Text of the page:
12 oz broth (I used vegetable broth to keep this vegan, they allow for chicken broth as well)

4 oz coconut milk

1 cup pumpkin, chopped

1 inch knob ginger, thinly sliced

1 pinch cayenne pepper

1 lemongrass stalk, roughly chopped (you’ll pick this OUT once the soup is done, not eat it)

1 tsp coriander seed powder

1 tsp cumin powder

1 pinch sea salt

  1. Add everything to a pot and simmer for 7-10 minutes.
  2. Remove the lemongrass. Add the remaining soup to a high speed blender and blend until smooth.

Veggie Pot Pie

Instead of enclosed in a flaky crust, this pot pie is topped with mashed potatoes.

Plant-based, hearty, and delicious!

8 large potatoes, diced

2 large yellow onions, diced

3 large carrots, peeled and diced

3 cups frozen peas

3 cups frozen corn

3 cups frozen broccoli

6 tbsp tapioca starch

3 cups vegetable broth

1/4 cup nutritional yeast

salt/pepper to taste

  1. Dice and boil potatoes until fork tender. Drain, return to pot, and mash with a masher.
  2. In a large skillet, saute the onions and carrots for 7 minutes, until soft. You can add splashes of water or broth to keep from sticking if necessary.
  3. Add in the peas, corn, and broccoli and cook until heated through, another 5-7 minutes.
  4. Meanwhile, combine the tapioca starch and vegetable broth in a bowl. Whisk until combined. Add to veggies along with the nutritional yeast, and stir well.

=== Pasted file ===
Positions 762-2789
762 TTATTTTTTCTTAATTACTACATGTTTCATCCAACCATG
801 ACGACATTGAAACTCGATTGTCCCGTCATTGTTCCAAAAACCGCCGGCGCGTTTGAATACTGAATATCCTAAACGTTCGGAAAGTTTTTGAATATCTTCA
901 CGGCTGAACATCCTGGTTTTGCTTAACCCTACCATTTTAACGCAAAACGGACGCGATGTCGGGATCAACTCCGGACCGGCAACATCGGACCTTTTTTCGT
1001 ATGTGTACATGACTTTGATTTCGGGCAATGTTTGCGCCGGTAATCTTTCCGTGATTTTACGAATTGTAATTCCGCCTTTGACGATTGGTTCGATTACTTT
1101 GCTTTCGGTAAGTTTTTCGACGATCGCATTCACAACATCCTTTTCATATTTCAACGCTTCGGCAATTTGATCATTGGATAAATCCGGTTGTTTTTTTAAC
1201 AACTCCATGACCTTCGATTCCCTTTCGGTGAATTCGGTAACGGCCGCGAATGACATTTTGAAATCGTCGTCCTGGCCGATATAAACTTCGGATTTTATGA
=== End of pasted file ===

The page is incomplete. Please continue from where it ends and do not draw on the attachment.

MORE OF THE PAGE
5. Transfer the veggie mixture to a 9×13 pan. Spoon the mashed potatoes on top. Bake for 10-15 minutes at 400.

Roasted Veggie Pasta

If you haven’t watched the documentary Forks Over Knives yet, you should. It is an extremely informative documentary explaining in easy to understand (and scientifically backed) terms why plant-based eating is the way to optimal health and wellness. Whatever nutrients you are looking for from animals, you get them from plants. And they are actually more bio-available, meaning easy for humans to absorb and digest, coming from plants than they are from animal foods.

This recipe is inspired by one of their recipes. I made some minor changes to make this gluten free as well as plant based.

1 pound gluten free pasta

1/2 large red onion, diced

2 medium carrots, cut into matchsticks

1 pint grape tomatoes, halved

1 medium zucchini, spirialized

1 pound eggplant, skin on, cut into cubes

1/4 tsp Himalayan seat salt